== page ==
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During World War II, in the summer of 1944, a bespectacled, almost unknown Scotch woman stood out among the tide of human misery shuffling from the railway cattle trucks into the barracks at Auschwitz. Her fair skin and bright blue eyes marked her out instantly as an Aryan, a non-Jew. She had been transported from a holding camp east of Budapest to Auschwitz where she was murdered in the gas chambers within a matter of weeks. The missionary Jane Haining died for helping Jewish children in her care survive the Nazi regime.

Jane Haining was born in Dunscone near Dumfries in Scotland in 1897. She lost her mother at the age of five and grew up a determined, capable woman. She worked for ten years in a threadmaker's in Paisley, but at a meeting in Glasgow about the Jewish Mission she turned to a friend and said, prophetically: 'I have found my life-work.' She got the call to work at a Church of Scotland mission to the Jews in Budapest in 1932.

Famous for her broad Scotch accent, she was popular with the 400 children, a mix of Christians and Jews, attending the school. Many were orphans, from broken or poverty-stricken homes, while others were sent simply because they got an excellent education.

She loved her little ones. In one letter, she wrote: 'We have one nice little mite who is an orphan and is coming to school for the first time. She seems to be a lonely wee soul and needs lots of love. We shall see what we can do to make life a little happier for her.'

Another letter read: 'We have one new little six-year-old, an orphan without a mother or a father. She is such a pathetic wee soul to look at and I fear, poor lamb, has not been in too good surroundings before she came to us .. she certainly does look as though she needs heaps and heaps of love.'

She was in Scotland on leave when World War 2 broke out, but immediately undertook the hazardous journey back to Budapest to help the Jewish children.

Later the missionaries were ordered back to Scotland to safety when the Nazis invaded Hungary in 1944. Jane Haining disobeyed and remained to take care of her children. 'If these children need me in the days of sunshine', she said, 'how much more do they need me in the days of darkness?' Her sister Nan O'Brien later recalled: 'It was no surprise that she refused to come back. She would never have had a moment's happiness if she had come home and left the children.'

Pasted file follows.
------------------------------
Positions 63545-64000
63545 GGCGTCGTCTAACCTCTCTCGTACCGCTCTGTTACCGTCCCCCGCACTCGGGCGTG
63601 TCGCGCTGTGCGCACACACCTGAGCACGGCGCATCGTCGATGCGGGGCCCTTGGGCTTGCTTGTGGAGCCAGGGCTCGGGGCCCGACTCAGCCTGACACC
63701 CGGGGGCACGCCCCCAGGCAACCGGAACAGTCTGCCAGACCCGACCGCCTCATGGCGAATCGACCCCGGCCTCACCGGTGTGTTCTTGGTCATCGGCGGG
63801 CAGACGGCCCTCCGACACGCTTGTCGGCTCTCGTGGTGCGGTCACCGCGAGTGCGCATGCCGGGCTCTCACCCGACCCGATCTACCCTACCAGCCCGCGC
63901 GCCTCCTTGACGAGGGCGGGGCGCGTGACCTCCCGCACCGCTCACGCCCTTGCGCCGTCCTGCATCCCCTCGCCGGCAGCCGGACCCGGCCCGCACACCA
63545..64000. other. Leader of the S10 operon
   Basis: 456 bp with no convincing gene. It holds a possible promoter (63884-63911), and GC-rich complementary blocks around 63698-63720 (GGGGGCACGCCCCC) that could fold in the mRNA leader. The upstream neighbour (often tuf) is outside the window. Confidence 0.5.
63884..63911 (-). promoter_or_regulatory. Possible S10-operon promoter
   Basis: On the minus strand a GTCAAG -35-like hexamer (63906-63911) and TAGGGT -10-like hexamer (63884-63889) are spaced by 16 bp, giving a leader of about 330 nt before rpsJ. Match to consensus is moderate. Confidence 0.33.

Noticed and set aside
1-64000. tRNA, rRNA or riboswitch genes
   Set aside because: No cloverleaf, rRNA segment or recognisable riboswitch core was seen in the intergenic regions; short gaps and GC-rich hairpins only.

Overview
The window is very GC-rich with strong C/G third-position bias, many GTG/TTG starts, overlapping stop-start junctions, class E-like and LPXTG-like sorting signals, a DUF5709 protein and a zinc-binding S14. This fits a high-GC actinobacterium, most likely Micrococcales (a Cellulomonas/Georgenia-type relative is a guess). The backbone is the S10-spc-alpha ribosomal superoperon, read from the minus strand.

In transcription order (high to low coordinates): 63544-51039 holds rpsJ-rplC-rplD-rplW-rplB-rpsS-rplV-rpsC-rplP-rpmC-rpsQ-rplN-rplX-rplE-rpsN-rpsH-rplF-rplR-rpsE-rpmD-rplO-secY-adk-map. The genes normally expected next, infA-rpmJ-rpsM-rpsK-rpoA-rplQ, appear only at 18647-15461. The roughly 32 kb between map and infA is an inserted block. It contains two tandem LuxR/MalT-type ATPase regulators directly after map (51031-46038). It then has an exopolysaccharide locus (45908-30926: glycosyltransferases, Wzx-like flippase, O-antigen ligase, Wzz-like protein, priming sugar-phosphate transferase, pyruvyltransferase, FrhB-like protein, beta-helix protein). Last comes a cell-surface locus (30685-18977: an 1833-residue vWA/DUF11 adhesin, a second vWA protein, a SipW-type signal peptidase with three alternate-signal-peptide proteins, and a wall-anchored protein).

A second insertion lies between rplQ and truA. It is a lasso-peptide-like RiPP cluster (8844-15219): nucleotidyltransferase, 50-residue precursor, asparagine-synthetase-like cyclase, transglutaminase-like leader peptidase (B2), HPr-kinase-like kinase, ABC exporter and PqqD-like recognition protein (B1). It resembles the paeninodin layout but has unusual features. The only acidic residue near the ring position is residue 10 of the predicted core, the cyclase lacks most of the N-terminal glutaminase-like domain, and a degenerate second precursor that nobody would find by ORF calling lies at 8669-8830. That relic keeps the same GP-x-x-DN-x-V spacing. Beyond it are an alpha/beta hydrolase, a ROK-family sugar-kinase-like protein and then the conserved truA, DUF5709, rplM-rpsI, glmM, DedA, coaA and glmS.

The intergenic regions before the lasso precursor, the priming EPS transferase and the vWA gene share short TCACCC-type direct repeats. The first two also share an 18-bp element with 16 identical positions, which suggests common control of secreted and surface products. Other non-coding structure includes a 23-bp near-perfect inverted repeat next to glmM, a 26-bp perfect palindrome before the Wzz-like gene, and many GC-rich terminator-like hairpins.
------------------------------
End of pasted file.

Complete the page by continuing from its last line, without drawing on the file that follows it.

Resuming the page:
During the war the Nazi brutality accelerated with murder, violence and terror and the little Jewish children were increasingly under threat. Jane protected them to the best of her ability.

Jane Haining was denounced to the Nazi authorities and SS men raided the place early in May. They searched her office and her bedroom, gave her 15 minutes to get ready and took her away. She was thrown in jail on charges of British espionage and helping Jews. She was accused of working among Jews and of weeping! She wept as she had to sew the yellow stars of David onto the dresses of her children ..

One of her former wards later recalled: 'I still feel the tears in my eyes and hear in my ears the siren of the Gestapo motor car. I see the smile on her face while she bade me farewell. I never saw Miss Haining again, and when I went to the Scottish Mission to ask the minister about her, I was told she had died. I did not want to believe it, nor to understand, but a long time later I realised that she had died for me, and for others. The body of Miss Haining is dead, but she is not alone, because her smile, voice and face are still in my heart.'

Jane Haining was deported along with some of her Jewish children to the death camp Auschwitz. In three months 1,300,000 were liquidated in Auschwitz, among them No. 79467, Jane Haining, who refused to reject her children and showed herself to be a saint. She died for her beliefs and was gassed along with a batch of Hungarian women on August 16th, 1944, at the age of 47.

Because Jane Haining was a British citizen and passport-holder, the Church of Scotland was sent her death certificate from Auschwitz: 'Miss Haining, who was arrested on account of justified suspicion of espionage against Germany, died in hospital, July 17, of cachexia brought on by intestinal catarrh.'

In 1997 Yad Vashem, the Holocaust Martyrs and Heroes Memorial in Jerusalem, awarded Jane Haining a medal and a place among the Righteous Among the Nations for her selfless dedication to the children. The award was presented to her sister, Nan O'Brien of Londonderry, Northern Ireland, by the Israeli Ambassador to Britain at a ceremony in Glasgow.

Jane Haining is thought to be the only Scot to be slain in the Nazi death camps. She is remembered in the stained-glass windows of Queen's Park Church in Glasgow and at the Church in Dunscore.

 


 

 

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